In Matthew 18:17, Jesus says, “If he refuses to listen to them, tell it to the church; and if he refuses to listen even to the church, let him be to you as a Gentile and a tax collector.” What does Jesus mean when He says “church” here? I thought the church wasn’t really a thing until the book of Acts…
The word “church” here is a translation of the Greek word ekklēsia. This word most literally means “assembly” or “congregation.” Since it eventually came to be applied to the gathering of Christian believers after Jesus’ resurrection, ekklēsia is most often translated as “church” in the New Testament.
However, at this point the disciples would not have had in their minds what the assembly of Christian believers would look like after Christ’s resurrection. Their primary point of reference for understanding what Jesus was talking about would have been the synagogue of the Jews. At that time (as throughout history since then), the synagogue was the primary gathering place for the Jews, especially away from Jerusalem (where the Temple was). The synagogue was the center of daily religious life, particularly in the reading and teaching of God’s Word, and it also carried a governmental significance in the community. We see this in the fact that people could be expelled, or “put out,” of the synagogue, like the man born blind in John 9.
The use of the word “church” here in Matthew 18 can be a little confusing, because it can make it sound like Jesus was at this moment clearly establishing a new and distinct religious institution apart from the synagogue. But the apostles would not have seen it this way. They did not see the “church” as an immediate clean break from the old way of doing things. Rather, they saw faith in Christ as a continuation of the Jewish faith, and rightly so. This is why they first went and preached the gospel in the synagogues, both at Jesus’ example and instruction during His presence among them, and also after His departure. Even when the apostles eventually went to Gentile lands, they habitually started by preaching the gospel in the Jewish synagogues, understanding that the gospel was “the power of God for salvation to everyone who believes, to the Jew first and also to the Greek” (Rom. 1:16). The synagogue was where the assembly (church) of God’s people happened at that time, so they started there. It’s only after the message of faith in Christ is repeatedly rejected in the synagogues that we see the gradual formation of the distinctly Christian gathering of God’s people which came to be called the “church,” and which consists of both Jews and Gentiles knitted together in Christ.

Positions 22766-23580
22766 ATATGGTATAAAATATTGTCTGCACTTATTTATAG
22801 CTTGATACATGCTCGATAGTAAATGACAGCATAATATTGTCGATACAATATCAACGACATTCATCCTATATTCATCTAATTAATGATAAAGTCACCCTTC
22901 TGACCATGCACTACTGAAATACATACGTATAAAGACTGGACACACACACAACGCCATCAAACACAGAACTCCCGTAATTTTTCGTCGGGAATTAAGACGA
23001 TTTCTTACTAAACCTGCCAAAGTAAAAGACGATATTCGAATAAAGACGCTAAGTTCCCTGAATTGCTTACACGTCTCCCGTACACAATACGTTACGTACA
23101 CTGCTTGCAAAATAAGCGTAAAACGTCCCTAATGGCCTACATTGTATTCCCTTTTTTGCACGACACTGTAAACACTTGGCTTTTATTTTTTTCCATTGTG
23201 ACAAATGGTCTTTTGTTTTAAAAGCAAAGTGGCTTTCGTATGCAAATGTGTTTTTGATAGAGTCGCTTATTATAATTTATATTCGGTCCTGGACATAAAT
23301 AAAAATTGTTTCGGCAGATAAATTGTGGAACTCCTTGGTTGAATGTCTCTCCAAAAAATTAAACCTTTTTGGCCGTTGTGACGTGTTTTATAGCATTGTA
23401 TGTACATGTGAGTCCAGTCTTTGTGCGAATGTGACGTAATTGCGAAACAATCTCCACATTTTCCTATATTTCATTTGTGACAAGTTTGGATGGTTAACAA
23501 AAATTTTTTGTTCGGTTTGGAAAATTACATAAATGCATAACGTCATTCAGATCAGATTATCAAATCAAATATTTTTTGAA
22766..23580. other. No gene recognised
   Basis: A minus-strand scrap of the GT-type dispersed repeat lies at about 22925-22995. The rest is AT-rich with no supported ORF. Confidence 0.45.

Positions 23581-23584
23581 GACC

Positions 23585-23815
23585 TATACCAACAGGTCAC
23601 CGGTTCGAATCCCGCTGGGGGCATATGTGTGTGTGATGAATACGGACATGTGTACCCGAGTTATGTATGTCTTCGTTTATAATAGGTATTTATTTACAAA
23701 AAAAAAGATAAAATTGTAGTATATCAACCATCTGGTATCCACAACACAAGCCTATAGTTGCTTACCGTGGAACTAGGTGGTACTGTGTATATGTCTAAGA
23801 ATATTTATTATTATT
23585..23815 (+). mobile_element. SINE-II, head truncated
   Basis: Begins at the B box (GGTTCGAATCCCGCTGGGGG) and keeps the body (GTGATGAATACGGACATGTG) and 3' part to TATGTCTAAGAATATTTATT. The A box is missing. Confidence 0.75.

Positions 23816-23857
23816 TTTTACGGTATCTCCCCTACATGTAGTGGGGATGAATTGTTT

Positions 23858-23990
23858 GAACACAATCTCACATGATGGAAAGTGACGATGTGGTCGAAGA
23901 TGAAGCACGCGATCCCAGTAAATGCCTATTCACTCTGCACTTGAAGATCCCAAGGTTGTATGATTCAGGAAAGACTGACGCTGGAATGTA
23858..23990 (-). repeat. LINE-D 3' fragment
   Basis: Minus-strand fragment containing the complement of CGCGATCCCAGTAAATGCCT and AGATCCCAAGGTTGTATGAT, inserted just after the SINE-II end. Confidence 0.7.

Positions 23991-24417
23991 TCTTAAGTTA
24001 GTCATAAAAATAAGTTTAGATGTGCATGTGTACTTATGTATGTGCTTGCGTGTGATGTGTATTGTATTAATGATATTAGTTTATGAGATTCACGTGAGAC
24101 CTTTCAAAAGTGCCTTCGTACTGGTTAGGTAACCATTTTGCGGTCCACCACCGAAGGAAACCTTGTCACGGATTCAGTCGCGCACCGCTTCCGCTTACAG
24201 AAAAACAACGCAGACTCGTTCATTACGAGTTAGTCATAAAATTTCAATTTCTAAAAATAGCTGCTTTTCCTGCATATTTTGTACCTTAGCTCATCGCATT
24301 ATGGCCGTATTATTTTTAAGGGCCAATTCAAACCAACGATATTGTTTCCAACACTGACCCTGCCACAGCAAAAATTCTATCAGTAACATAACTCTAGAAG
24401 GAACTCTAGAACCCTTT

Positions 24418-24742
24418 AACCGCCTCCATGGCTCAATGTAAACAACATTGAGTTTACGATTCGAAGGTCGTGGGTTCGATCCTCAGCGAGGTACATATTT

But understand, even though we today have the distinct word “church” for this gathering, the New Testament believers were still using ekklēsia, a general term for “assembly,” to refer to themselves. And there were other “assemblies” at the time, just like there are now. Some were religious, like the synagogues, and others were civil, like the “assembly” that gathered against the apostles in Ephesus (see Acts 19). So it was not the word “church” that set apart the New Testament assembly of believers. It was the fact that this assembly gathered in the name of Jesus Christ.
It’s helpful to remind ourselves of the actual meaning of church. It’s one of those words that we use so often, it can easily lose its significance in our minds. Jesus defines this assembly very simply when He says, “where two or three have gathered together in My name, I am there in their midst” (Matt. 18:20). This destroys the notion that “church” is just about your own personal experience with God. You may commune personally with God through prayer and praise while alone in nature, but that ain’t church. The New Testament condemns the “habit” of “forsaking our own assembling together” (Heb. 10:25); Jesus wants no part with those who refuse to join themselves in fellowship to His people.
A Note on Church Discipline
Don’t miss the context of Matthew 18. It’s important for understanding the nature of the church. We said above that one of the functions of the synagogue was governmental; the synagogue made judgments about those who were in and those who were out. This is a function which Jesus explicitly tells His disciples carries through to the Christian church.
We tend to think of Jesus’ words in v. 20—“where two or three have gathered together in My name, I am there in their midst”—as a sweet unconditional blessing from God on any group of people claiming to be gathered in Jesus’ name. But the context here is that of church discipline. Jesus is giving instructions for how to deal with an unrepentant member of the community. In fact, He requires His church to make judgments about such a person. When the church does so, it glorifies Christ as it demonstrates His authority and promotes the purity of the Christian community. While this passage is about what the church is, it is even more so about what our Lord expects His church to do.